The Supreme Court has concluded that federal courts cannot rule on the legality of President Trump’s plan to exclude undocumented people from the Census count used to distribute congressional seats to each state. The Court’s decision in Trump v. New York allows President Trump to try to implement his plan by lifting lower court rulings blocking it.
This latest development sets the stage for more litigation over Trump’s attempts to evade the longstanding constitutional rule that everyone counts, regardless of their citizenship status, and casts an ominous cloud over the upcoming apportionment.
The Constitution requires that seats in the House be apportioned among the states based on “the whole number of persons in each state.” The more people in a state, the more people in Congress to represent them. The fewer people, the fewer congressional seats. For 230 years, every branch of government has understood this requirement to count all persons for apportionment to mean just that: “persons” means people, and “people” means everyone.
In July, however, Trump announced his intent to depart from this rule, issuing a memorandum declaring that he would exclude undocumented people from the apportionment base, solely on the basis of their immigration status. Lawsuits — and losses for the Trump administration — quickly followed.
The first ruling came from a three-judge federal district court sitting in New York, which unanimously concluded that the plan was illegal, writing that “[t]he merits of the parties’ dispute are not particularly close or complicated.” After the Trump administration appealed the New York decision to the Supreme Court, two other three-judge panels — one in California and one in Maryland — weighed in, agreeing that the plan was illegal for a combination of constitutional and statutory reasons.
Throughout its Supreme Court oral argument last month, the administration sent mixed messages as to whether it will be able to gather sufficient data to allow the president to exclude all undocumented people or even smaller subsets of the undocumented population, like people in immigration detention facilities.
Despite compelling evidence to the contrary, on Friday the Supreme Court accepted the Trump administration’s representations and overruled the New York court. In an unsigned opinion, the Court declared that the memorandum was not yet suitable for federal court review because the harm it will inflict on the challengers is not yet clear. The Court reasoned that there is no injury yet because it is not yet known to what extent the president will be able to implement his plan, how many people he will be able to exclude, and where among the states those people will be located.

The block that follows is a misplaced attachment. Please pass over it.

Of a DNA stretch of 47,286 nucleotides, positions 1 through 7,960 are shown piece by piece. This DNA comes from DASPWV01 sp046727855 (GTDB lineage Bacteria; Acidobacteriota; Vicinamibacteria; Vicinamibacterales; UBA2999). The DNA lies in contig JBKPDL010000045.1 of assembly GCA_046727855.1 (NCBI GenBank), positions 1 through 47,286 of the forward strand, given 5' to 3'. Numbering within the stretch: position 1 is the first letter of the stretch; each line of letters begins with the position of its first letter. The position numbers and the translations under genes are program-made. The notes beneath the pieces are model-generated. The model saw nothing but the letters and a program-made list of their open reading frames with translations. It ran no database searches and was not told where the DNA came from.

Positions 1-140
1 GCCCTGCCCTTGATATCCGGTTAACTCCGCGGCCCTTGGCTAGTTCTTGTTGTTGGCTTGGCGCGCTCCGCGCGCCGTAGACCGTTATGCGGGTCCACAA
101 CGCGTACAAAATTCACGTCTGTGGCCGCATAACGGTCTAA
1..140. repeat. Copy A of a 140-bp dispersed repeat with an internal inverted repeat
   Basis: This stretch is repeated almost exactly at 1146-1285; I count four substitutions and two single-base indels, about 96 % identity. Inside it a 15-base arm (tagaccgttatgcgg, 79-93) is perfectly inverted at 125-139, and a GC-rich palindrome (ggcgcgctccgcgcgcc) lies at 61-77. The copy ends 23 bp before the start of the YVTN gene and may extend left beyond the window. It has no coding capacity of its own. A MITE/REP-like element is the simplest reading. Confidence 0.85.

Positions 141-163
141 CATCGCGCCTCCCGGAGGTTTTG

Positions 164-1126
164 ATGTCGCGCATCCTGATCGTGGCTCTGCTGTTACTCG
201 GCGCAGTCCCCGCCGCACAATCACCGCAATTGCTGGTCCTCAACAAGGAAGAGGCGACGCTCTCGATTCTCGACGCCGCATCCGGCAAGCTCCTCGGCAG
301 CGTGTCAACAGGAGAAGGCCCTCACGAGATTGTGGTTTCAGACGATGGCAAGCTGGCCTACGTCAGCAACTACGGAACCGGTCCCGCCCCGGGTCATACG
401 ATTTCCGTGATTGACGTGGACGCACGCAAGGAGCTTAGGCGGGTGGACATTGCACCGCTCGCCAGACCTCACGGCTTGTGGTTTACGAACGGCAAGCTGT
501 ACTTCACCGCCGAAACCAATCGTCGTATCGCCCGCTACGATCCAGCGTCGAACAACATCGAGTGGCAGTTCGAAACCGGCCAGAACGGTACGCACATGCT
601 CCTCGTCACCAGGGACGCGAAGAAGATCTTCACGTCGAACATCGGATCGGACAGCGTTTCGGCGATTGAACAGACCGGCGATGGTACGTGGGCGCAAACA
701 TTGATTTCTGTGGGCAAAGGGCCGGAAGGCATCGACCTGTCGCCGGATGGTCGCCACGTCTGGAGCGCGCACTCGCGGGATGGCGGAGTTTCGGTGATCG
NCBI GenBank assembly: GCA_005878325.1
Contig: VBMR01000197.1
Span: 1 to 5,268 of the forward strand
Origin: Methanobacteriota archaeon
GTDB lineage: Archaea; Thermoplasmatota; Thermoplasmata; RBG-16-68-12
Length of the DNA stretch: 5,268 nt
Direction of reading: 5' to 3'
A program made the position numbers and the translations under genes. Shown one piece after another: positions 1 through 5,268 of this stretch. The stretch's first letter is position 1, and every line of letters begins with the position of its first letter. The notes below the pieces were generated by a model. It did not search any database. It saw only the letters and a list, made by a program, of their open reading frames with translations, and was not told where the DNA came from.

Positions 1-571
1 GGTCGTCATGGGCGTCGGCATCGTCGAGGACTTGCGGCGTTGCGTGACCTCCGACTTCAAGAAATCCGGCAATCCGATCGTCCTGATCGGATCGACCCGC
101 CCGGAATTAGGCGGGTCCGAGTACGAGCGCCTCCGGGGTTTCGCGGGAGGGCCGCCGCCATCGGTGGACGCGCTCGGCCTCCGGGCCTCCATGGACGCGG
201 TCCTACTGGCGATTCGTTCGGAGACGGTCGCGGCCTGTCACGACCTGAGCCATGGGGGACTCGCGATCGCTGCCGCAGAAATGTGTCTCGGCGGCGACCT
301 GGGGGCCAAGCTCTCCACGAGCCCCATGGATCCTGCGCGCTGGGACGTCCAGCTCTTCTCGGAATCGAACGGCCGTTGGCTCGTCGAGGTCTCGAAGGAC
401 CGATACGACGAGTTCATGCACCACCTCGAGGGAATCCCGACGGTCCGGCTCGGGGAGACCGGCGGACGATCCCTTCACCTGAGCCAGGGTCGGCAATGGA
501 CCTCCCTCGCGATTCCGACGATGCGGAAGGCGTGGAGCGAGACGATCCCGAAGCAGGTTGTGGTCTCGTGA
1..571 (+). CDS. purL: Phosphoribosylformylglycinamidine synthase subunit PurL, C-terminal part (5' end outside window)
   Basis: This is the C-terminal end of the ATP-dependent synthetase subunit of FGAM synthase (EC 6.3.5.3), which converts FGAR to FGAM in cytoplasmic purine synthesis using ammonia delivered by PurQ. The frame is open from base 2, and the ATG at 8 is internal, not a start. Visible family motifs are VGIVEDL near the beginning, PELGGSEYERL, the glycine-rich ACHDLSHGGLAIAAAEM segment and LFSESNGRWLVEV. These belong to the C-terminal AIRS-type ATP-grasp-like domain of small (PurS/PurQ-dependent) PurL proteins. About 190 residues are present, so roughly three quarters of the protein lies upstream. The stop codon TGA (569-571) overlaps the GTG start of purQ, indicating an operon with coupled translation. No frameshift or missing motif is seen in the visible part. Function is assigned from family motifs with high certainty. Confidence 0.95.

“The Government’s eventual action will reflect both legal and practical constraints, making any prediction about future injury just that — a prediction,” the Court wrote. It consequently determined that it would be more prudent to wait to see the policy’s effect more concretely before ruling on its legal merits. The challengers will now have to return to the trial courts if and when the president follows through.
Justice Stephen Breyer — joined by Justices Sonia Sotomayor and Elena Kagan— forcefully dissented, cutting to the core of the dispute: “Where, as here, the Government is acknowledging it is working to achieve an allegedly illegal goal, this Court should not decline to resolve the case simply because the Government speculates that it might not fully succeed.”
As Breyer further emphasized, the policy of excluding undocumented people because they are undocumented would be illegal whether all undocumented people are excluded or only subsets. Echoing the lower court, he wrote that the question of the plan’s legality “is not difficult.” Quite simply, “the touchstone for counting persons in the decennial census is their usual residence, not their immigration status” and immigration status is not “somehow a proxy for the concept of residency.”
The Court’s decision now gives Trump room to move forward with the policy, notwithstanding its clear illegality in any form it might take. And, in doing so, the Court has cast unnecessary uncertainty over the integrity of the upcoming apportionment itself.
At its foundation, the plan represents Trump’s attempt to decide for himself who should count for apportionment, even though the Constitution has already decided for him. His tools for this task: complex immigration policy, data of dubious merit, and hidden criteria. By allowing Trump to pursue his policy — at least for now — the Court’s order creates room for political chicanery where previously there was none. The administration’s lack of clarity about how it plans to proceed only heightens this threat. As several former Census Bureau directors warned the Court in a friend-of-the-court brief, this situation risks the legitimacy of the census by suggesting that the final counts reflect a political calculus rather than unbiased statistics.
Any political machinations using citizenship data will be racialized as well, with communities of color bearing the brunt of any harm that results. In that sense, the Court’s decision also clears the way for the Trump administration’s ongoing attempts to manipulate the census toward racist ends, whether through a citizenship question or a sped-up census process, or, in this case, simply excluding Black and brown people from the count once it’s all done.
The Court should and may well undo Trump’s policy if he ultimately executes on it. But the surer and safer path would have been to strike it down now rather than place the burden on affected communities, Congress, and the courts to try damage control later.